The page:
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Revel with a Cause: Liberal Satire in…
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Revel with a Cause: Liberal Satire in Postwar America

by Stephen E. Kercher

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A sweeping history of one aspect of the liberal critique against the McCarthyism and the Eisenhower Consensus of the 1950s. Kercher takes you from the editorial cartoons of Mauldin and Herblock, through MAD magazine, the emergence of improvisational comedy theater and the rise & fall of the satire "boom" of the early Sixties. The climax of this being the film "Dr. Strangelove," which can be seen as building on the work of the proceeding ten years.

Besides considering a whole range of cultural projects that are often not well-remembered, Kercher is at his most interesting when examining the failures of liberal satire. Essentially being a product for young men by young men, it sometimes undercut itself with unexamined misogyny. Dismissive of suburban consumer culture, there was some failure to appreciate that for most people this beat the hell out of the alternatives. Also, when looking at the rise and fall of the show "This is the Week that Was," there is the matter that whatever the problems of speaking truth to power and making a living at it, these problems are magnified when trying to do so as a party loyalist; as Mort Sahl learned (for example) when he crossed the Kennedy Administration and found himself to suddenly be commercial poison.

Finally there is the small matter that, at best, satire is a palliative for social problems, and that if hard-hitting social critique via comedy seemed to fade as the Sixties rolled on, it was because what could be done with satire had been done, and that the way forward was through political action, with all its risks and sacrifices; see the careers of Lenny Bruce and Dick Gregory. ( )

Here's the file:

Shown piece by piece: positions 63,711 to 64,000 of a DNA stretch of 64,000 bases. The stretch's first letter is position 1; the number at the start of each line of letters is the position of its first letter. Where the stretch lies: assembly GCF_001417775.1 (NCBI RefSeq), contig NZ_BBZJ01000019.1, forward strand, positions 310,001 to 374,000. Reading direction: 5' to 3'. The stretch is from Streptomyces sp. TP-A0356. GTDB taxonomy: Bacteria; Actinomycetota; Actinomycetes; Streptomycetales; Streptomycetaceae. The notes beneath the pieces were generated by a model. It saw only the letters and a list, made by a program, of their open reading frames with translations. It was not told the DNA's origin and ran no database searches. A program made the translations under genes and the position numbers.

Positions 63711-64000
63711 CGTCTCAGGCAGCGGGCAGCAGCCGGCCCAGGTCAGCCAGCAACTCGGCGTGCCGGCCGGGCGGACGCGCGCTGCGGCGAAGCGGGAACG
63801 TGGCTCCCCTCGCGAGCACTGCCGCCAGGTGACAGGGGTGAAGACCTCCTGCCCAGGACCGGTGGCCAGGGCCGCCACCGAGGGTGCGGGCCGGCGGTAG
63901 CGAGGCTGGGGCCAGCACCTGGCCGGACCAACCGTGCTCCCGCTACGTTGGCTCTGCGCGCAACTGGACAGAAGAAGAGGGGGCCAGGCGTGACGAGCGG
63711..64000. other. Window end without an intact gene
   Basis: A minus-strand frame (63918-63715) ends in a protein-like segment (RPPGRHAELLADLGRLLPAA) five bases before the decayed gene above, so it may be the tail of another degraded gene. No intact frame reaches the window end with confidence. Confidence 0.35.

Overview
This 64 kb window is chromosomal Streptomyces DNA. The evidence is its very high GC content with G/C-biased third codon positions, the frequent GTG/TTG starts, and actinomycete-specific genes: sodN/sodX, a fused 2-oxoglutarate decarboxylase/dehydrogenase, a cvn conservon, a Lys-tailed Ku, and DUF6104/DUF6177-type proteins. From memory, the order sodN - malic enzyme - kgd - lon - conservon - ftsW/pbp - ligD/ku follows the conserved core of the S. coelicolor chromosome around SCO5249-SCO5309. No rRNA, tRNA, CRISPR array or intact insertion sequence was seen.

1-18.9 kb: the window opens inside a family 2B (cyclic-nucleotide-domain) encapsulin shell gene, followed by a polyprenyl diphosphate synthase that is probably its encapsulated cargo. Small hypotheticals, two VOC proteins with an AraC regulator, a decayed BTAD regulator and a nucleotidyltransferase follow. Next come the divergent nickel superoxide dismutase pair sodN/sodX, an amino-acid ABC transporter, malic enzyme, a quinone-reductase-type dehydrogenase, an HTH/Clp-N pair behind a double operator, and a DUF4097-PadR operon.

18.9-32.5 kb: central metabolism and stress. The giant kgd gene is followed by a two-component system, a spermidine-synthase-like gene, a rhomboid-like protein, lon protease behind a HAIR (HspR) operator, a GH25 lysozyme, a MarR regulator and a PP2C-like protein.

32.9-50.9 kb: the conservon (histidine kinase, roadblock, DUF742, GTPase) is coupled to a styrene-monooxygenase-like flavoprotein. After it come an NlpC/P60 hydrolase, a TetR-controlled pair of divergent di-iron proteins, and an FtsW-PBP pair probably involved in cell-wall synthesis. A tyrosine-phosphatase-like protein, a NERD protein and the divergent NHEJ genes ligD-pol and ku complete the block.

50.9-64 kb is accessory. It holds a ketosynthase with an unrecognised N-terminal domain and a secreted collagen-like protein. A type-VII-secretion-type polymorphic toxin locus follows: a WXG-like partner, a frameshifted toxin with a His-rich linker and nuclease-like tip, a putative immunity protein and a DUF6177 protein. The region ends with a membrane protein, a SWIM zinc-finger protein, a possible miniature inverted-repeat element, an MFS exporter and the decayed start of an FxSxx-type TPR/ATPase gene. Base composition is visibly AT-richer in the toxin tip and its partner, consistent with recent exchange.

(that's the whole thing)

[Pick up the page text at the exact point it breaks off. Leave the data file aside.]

Shrike58 | Jan 9, 2013 |
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We live in a time much like the postwar era. A time of arch political conservatism and vast social conformity. A time in which our nation¿?¿s leaders question and challenge the patriotism of those who oppose their policies. But before there was Jon Stewart, Al Franken, or Bill Maher, there were Mort Sahl, Stan Freberg, and Lenny Bruce¿?¿liberal satirists who, through their wry and scabrous comedic routines, waged war against the political ironies, contradictions, and hypocrisies of their times. Revel with a Cause is their story. Stephen Kercher here provides the first comprehensive look at the satiric humor that flourished in the United States during the 1950s and early 1960s. Focusing on an impressive range of comedy¿?¿not just standup comedians of the day but also satirical publications like MAD magazine, improvisational theater groups such as Second City, the motion picture Dr. Strangelove, and TV shows like That Was the Week That Was¿?¿Kercher reminds us that the postwar era saw varieties of comic expression that were more challenging and nonconformist than we commonly remember. His history of these comedic luminaries shows that for a sizeable audience of educated, middle-class Americans who shared such liberal views, the period¿?¿s satire was a crucial mode of cultural dissent. For such individuals, satire was a vehicle through which concerns over the suppression of civil liberties, Cold War foreign policies, blind social conformity, and our heated racial crisis could be productively addressed. A vibrant and probing look at some of the most influential comedy of mid-twentieth-century America, Revel with a Cause belongs on the short list of essential books for anyone interested in the relationship between American politics and popular culture.… (more)

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